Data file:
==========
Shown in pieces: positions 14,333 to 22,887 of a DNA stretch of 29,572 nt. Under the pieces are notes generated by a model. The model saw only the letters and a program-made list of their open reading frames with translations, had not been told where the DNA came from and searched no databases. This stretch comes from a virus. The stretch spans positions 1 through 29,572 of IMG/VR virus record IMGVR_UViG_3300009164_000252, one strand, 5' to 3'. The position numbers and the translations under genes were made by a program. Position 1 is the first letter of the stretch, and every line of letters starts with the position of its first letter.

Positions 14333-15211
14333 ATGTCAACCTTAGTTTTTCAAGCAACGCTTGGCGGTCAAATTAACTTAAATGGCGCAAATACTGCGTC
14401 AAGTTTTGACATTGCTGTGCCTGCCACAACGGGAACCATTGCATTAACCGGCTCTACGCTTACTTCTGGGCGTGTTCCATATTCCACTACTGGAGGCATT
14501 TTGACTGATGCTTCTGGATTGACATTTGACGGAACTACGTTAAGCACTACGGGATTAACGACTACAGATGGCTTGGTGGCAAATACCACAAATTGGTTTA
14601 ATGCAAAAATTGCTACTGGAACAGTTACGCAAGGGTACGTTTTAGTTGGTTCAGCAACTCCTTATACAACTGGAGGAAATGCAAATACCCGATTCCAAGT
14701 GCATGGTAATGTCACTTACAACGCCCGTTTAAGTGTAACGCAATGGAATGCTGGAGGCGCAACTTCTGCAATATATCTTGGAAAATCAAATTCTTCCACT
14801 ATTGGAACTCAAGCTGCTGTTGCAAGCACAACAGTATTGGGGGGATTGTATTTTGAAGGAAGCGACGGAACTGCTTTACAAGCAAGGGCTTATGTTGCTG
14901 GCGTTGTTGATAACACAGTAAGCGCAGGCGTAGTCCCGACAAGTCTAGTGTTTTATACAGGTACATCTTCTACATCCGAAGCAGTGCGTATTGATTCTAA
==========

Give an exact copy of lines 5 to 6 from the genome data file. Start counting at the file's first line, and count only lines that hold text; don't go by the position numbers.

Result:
14501 TTGACTGATGCTTCTGGATTGACATTTGACGGAACTACGTTAAGCACTACGGGATTAACGACTACAGATGGCTTGGTGGCAAATACCACAAATTGGTTTA
14601 ATGCAAAAATTGCTACTGGAACAGTTACGCAAGGGTACGTTTTAGTTGGTTCAGCAACTCCTTATACAACTGGAGGAAATGCAAATACCCGATTCCAAGT